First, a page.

Back then, sexist succession laws imposed myriad restrictions on the agency of women and stated that women cannot inherit ancestral property. Shahuji Maharaj ended these and passed a Hindu Code Bill on November 11, 1920 for women’s rights. He banned the ‘Devadasi Pratha’ which had hitherto led to the exploitation of young marginalised women at the hands of the upper-caste clergy. He founded schools to educate women and made extensive endeavours to curb the inhumane practice of child marriage. He also legalised widow remarriage and inter-caste marriages in his state.

Shahuji Maharaj and Dr B.R. Ambedkar had an enlightening equation and when financial constraints were slowing down Dr Ambedkar’s academic pursuits, Shahuji Maharaj provided monetary support. Further, when Dr Ambedkar was commencing his first newspaper Mooknayak to speak up for the marginalised, Shahuji Maharaj extended moral and financial assistance. When in May 1920, Shahuji Maharaj convened the All India Backward Classes Conference, he stated,

“My friend Dr Ambedkar has consented to chair this meeting. I should also benefit from hearing his speech and that is why I have come… Mr. Ambedkar brings out the Mooknayak newspaper and consults all backward communities. I respectfully salute him for this.”

When a Dalit (present-day Scheduled Caste) worker in his state faced discrimination, Shahuji Maharaj provided him economic assistance to start his own teashop. However, given the practice of untouchability; when upper-castes refrained from drinking tea at the worker’s shop, Shahuji Maharaj drank tea there and also made his upper-caste employees do the same; to begin a change.

A patron of art and culture, he invigorated music and the fine arts and encouraged writers and researchers. He installed gymnasiums and wrestling pitches and motivated wrestlers from all over the country to come to his state to participate in wrestling competitions.

Shahuji Maharaj outlawed archaic customs to further the emancipation of the oppressed. He abrogated the tyrannical Balutdari and Vatandari systems and introduced land reforms. He also discontinued the practice where titles and tenures of revenue collectors were transferred through a casteist hereditary system. He not only focused on macro-administration but also reorganised and strengthened the micro-units of administration at the village level. Given the humongous expanse of work done by him for the marginalised; upper-castes including those who practiced casteist hypocrisy under the cloak of anti-caste progressiveness; instead of reflecting on their inhumane past and present; made umpteen efforts to harm and humiliate Shahuji Maharaj. Undeterred, Shahuji Maharaj marched with vigor and assertiveness and consequently, taught Bahujans the same. He became the first Indian to be conferred upon the honorary doctorate of law by the Cambridge University.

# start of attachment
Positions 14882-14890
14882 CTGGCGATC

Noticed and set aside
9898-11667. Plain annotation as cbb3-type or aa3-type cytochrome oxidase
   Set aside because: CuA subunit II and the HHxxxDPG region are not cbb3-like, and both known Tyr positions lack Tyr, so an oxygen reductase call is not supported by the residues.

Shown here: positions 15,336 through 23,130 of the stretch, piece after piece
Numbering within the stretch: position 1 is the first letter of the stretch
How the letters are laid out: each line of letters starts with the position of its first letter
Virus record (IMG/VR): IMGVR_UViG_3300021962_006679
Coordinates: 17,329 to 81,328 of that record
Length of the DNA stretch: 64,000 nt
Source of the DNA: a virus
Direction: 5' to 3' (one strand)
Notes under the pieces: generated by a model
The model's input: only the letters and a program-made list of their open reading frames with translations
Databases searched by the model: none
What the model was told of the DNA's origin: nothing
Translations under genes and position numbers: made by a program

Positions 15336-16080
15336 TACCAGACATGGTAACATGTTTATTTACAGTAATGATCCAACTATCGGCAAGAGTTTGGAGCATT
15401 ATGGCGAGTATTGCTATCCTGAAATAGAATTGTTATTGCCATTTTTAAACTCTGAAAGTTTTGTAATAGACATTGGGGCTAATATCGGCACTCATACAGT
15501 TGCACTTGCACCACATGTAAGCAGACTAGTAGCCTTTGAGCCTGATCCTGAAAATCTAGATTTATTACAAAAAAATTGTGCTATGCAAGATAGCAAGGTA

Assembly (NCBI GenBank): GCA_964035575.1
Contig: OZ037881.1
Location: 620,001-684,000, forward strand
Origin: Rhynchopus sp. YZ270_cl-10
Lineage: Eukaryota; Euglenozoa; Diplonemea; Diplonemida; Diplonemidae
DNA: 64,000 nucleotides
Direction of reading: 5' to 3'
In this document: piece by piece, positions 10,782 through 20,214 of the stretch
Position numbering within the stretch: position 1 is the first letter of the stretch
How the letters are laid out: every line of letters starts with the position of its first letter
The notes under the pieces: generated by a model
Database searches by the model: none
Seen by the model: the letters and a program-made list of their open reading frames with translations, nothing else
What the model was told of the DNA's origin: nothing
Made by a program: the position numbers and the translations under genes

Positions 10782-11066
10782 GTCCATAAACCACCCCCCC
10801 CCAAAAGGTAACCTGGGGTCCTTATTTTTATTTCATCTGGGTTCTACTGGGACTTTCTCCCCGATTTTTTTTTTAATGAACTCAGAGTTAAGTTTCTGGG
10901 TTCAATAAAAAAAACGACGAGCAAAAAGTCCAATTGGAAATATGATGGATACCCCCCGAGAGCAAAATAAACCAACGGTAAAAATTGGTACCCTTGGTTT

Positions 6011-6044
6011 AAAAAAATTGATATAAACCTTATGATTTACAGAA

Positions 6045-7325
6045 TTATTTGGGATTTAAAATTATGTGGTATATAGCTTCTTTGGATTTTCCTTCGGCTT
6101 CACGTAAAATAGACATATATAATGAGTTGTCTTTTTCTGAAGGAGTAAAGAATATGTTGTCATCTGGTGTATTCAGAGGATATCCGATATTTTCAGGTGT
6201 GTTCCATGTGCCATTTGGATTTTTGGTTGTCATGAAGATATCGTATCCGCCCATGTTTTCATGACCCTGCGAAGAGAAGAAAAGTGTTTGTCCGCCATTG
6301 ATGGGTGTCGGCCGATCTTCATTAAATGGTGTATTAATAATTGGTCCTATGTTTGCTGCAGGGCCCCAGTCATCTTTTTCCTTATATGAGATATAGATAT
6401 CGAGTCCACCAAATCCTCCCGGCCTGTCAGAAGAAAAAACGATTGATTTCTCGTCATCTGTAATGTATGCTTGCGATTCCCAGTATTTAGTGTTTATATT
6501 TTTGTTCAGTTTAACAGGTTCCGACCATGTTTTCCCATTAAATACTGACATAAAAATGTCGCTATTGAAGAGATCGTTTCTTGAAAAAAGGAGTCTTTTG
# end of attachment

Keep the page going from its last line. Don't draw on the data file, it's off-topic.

Amidst the brutal casteism and sexism of the 19th century, Shahuji Maharaj innovated methods to resist, retaliate and restructure. Propounding his vision, he had vociferously vocalised in an official order: “In every office and panchayat of my state, it should be ensured that the Dalit and Backward communities receive equal treatment…Until humans are considered humans, the four-fold development of society is implausible.”

Ankita Apurva was born with a pen and a sickle.

Featured image credit: Wikipedia